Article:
Today, I had someone call and want to make an offer on one of our listings. Exactly what we’re in business for! Here’s a non-exhaustive* list of what you’ll need to give me in order to get the process going:
1. How will you take title? In other words, I need your legal name.
2. What’s your mailing address, email, phone number, and fax number? This is primarily so that the title company can send you their title commitment and all the restrictions, easements, etc. that affect the property.
3. How much is the offer and how are you going to pay for it?
This is where people who have not been working with a buyer representative sometimes are surprised and can get a little offended. What you need to keep in mind is that, from the Seller’s point of view, he/she wants to know, “Can this buyer perform?” So …
If the intent is to buy with cash, you’ll need to give me either a copy of a recent bank statement that shows that you have an account balance that is equal to your offer price or you can ask your bank to provide a letter stating the same information. Most banks are more than willing to write a letter for you.
If the intent is to finance the transaction, you’ll need to contact your bank, mortgage company, or credit union, make application, have them run a credit check, and, if you meet the lender’s criteria, they will send me a “pre-qualification letter” that I can submit with the offer. Basically, what a pre-qualification letter says is that the lender is agreeing that they will lend you the money IF you substantiate all that you have told them about your finances (and continue in the same condition through closing – e.g., don’t go out and buy a car or furniture without making sure it won’t affect your ability to purchase the property) and IF the property conforms to their standards.
4. You’ll need to be ready to issue a check for the earnest money and option fee (if applicable – see below). Earnest money typically is $500, $1000, $1500 and up … depending upon the purchase price. It’s what shows that you are an “earnest” buyer. Generally speaking, it will NOT be refunded if the deal falls through unless there are title issues. The only exception to that is if you “opt out” during the option period (again – see below) of if your financing falls through during the financing period. The Financing period is the time period within which you must supply the lender with all of your financial information and get the final “OK” from the Lender.
5. Do you want to do inspections? If so, you’ll need to purchase the right to do so. Typically the right to do so costs $10 p/day and usually lasts from 7-14 days. This 7-14 day time period is what is generally referred to as the option period. It’s called the option period because, if you find something surprising during that time, you can “opt” out and all you lose is your option money. If there are no surprises and you want to move forward, the option fee typically is applied to the purchase price. Another alternative (if there are surprises found during inspections) is to go back to the Seller and ask for concessions or repairs.
Keep in mind that there are different kinds of inspections: A general home inspection, a well inspection, a septic inspection, etc. Also, if you are buying a raw piece of land, an inspection period usually does not apply. And … if you are asking for a REALLY great deal or buying AS IS, you may gain leverage in your negotiations by not asking for an option period. For example, my husband and I have gotten some REALLY REALLY good deals because we offered cash with no option period, and close in 2 weeks. You just have to weigh what you are trying to accomplish.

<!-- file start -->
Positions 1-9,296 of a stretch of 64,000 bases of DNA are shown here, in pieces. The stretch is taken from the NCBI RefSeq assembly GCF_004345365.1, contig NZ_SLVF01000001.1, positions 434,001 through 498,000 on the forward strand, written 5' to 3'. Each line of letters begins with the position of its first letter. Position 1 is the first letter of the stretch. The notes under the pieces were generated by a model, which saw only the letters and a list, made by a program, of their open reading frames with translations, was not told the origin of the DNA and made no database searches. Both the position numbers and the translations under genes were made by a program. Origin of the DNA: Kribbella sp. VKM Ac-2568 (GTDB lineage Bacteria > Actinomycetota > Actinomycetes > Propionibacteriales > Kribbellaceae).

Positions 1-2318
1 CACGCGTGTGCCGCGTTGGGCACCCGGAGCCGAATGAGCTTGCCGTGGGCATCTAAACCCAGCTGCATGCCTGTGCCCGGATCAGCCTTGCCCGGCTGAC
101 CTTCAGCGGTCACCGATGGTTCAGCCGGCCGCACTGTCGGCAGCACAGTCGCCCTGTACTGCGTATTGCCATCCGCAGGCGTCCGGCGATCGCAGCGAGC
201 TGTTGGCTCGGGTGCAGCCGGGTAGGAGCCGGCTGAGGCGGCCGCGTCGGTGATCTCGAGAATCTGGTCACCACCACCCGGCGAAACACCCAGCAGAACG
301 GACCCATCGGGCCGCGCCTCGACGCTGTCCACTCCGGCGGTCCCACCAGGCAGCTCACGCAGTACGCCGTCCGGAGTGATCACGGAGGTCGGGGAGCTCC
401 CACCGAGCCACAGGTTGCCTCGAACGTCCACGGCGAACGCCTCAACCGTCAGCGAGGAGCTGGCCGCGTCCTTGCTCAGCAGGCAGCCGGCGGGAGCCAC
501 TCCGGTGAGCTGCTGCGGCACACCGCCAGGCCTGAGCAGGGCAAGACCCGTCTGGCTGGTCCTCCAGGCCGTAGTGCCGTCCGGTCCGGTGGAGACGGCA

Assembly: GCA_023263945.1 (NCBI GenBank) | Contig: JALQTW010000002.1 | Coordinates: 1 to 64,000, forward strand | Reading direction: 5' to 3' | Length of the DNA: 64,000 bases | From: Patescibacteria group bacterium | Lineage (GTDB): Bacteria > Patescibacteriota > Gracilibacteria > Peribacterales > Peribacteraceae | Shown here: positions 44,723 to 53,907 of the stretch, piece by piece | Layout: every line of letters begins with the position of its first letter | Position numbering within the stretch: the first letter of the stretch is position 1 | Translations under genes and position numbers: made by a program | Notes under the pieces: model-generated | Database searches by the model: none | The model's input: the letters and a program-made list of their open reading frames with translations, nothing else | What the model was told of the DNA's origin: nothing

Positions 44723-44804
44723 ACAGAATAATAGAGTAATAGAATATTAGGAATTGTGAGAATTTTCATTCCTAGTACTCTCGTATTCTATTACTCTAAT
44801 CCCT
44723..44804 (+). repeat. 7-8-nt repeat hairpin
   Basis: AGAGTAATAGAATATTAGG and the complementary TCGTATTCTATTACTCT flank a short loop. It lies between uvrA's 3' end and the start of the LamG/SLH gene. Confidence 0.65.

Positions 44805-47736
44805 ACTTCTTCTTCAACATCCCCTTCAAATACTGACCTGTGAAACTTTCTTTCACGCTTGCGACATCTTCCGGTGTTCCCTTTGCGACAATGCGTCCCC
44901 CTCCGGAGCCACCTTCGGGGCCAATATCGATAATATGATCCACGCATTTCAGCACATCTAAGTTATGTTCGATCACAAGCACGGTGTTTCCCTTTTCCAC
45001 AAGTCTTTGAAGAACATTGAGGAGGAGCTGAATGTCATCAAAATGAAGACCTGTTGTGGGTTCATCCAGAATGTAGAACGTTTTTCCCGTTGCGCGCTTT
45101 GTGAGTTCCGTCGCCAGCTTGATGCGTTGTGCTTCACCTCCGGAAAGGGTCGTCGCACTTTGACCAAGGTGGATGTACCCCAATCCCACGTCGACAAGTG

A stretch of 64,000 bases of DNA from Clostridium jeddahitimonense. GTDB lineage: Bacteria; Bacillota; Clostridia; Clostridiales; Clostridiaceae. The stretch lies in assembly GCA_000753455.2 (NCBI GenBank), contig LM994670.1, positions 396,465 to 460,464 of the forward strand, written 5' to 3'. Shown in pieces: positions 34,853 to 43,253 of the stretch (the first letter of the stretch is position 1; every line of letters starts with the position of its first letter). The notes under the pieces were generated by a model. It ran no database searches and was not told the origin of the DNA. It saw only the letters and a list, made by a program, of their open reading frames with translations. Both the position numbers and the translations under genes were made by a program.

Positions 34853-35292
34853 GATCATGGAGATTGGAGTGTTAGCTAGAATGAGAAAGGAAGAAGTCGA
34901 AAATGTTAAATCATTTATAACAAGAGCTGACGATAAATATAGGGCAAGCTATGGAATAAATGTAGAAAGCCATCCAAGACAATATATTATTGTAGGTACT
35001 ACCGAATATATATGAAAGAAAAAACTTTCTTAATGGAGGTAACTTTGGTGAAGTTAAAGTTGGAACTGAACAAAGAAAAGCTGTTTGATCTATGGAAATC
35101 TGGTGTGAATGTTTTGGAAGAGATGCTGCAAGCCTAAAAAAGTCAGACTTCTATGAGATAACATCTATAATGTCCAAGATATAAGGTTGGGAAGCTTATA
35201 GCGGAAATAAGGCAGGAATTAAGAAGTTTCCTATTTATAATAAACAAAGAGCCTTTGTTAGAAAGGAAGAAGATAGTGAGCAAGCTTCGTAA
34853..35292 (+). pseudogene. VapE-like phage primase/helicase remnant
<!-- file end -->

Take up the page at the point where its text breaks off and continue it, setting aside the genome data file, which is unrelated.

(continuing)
6. Are there any other conditions that apply? (e.g., Sale of current home, owner financing, etc.)
7. Last but not least, when do you want the closing to be? For a property that is financed, you are looking at between 4-6 weeks. It will vary depending upon the lender’s backlog. For an all cash deal, it just depends upon whether a survey is needed or if there are inspections. Typically, 2-4 weeks.
The best part of my job is drawing up contracts. It means we are doing are job … helping people buy and sell property.
There are a lot of things that can go wrong during the “closing process.” My job is to walk you through the entire process, anticipate the problems that can occur and then resolve them.
So … Are you ready to put an offer in? Call me and we’ll get the ball rolling.
*Obviously, I am just covering contract basics here. There are a lot of other legal issues covered in the standard TAR contract. If you want more information, just ask me and we can go over it in more detail.
Here are some issues that will disqualify standard financing:
Electrical – Electrical service will need to be upgraded/fixed if wiring is exposed, outdated (below 100 amp service) or a fire hazard (cloth wiring).
Plumbing – Leaks, corrosion, outdated or inadequate plumbing systems.
HVAC – Must be able to heat and cool the house to certain temperature standards.
Lead paint and Asbestos- these materials must be disposed of properly and brought current.
Exterior issues- Roofs, windows, and siding must be in working condition and leak free. Peeling paint must be scraped and repainted.
Well and septic- Must be in working condition and conforming with safety standards.
Foundation- Slabs can not be cracked and un-level. Pier & Beam must support the structure and be level.
Unfinished areas- Missing railings, unfinished entries, exposed wiring, unfinished floors , missing insulation, drywall, etc. will not meet lending requirements.